Sunday, December 25, 2011

KM3NeT: neutrinos in the sea

Second largest construction after the Great Wall of China

In recent days, it became much more likely that KM3NeT (home page), i.e. Cubic Kilometre Neutrino Telescope, would begin to be built in 2012.

Together with the IceCube Neutrino Observatory in the Antarctica, they would form a global neutrino observatory.

As the name indicates, the volume of the construction filled with photomultiplier tubes is equal to one cubic kilometer. That's quite a volume! The structure should be placed at the bottom of the Mediterranean Sea. Although this would be the second largest construction after the Great Wall of China, probably by the volume, the budget is just €20.8 million, almost 300 times cheaper than the LHC.

(Oops, it's just a small part of the budget: see Anna's correction in the comments.)

They should primarily detect astrophysical neutrinos – with energies between 100 GeV and 0.001 of the GUT scale or so – but if Nature is very generous, it may happen that some more interesting "fundamental" neutrinos related to magnetic monopoles etc. will be seen, too.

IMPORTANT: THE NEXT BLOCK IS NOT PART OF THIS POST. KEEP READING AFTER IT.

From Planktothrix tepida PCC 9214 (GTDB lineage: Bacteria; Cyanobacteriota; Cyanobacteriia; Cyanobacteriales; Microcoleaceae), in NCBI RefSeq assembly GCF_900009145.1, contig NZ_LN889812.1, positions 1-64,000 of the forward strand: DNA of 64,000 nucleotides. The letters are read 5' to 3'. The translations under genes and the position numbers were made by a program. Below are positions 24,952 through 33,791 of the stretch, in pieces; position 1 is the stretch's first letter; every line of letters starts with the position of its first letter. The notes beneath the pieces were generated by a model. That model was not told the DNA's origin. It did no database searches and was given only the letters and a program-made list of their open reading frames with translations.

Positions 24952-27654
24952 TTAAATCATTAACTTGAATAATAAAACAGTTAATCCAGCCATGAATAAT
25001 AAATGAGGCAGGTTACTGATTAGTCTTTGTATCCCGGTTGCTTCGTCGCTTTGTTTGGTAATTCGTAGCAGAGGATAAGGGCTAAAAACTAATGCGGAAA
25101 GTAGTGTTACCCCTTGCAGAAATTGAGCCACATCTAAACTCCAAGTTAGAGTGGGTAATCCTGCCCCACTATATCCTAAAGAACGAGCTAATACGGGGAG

Meanwhile, I suppose that lots of fish and other creatures that are able to emit flashes of light etc. will also make the adventures more interesting. I am no expert so you will have to study or ask your nearby experimenter – unless you are one – if you want to know pretty much any detailed information about the "device".

Via and others

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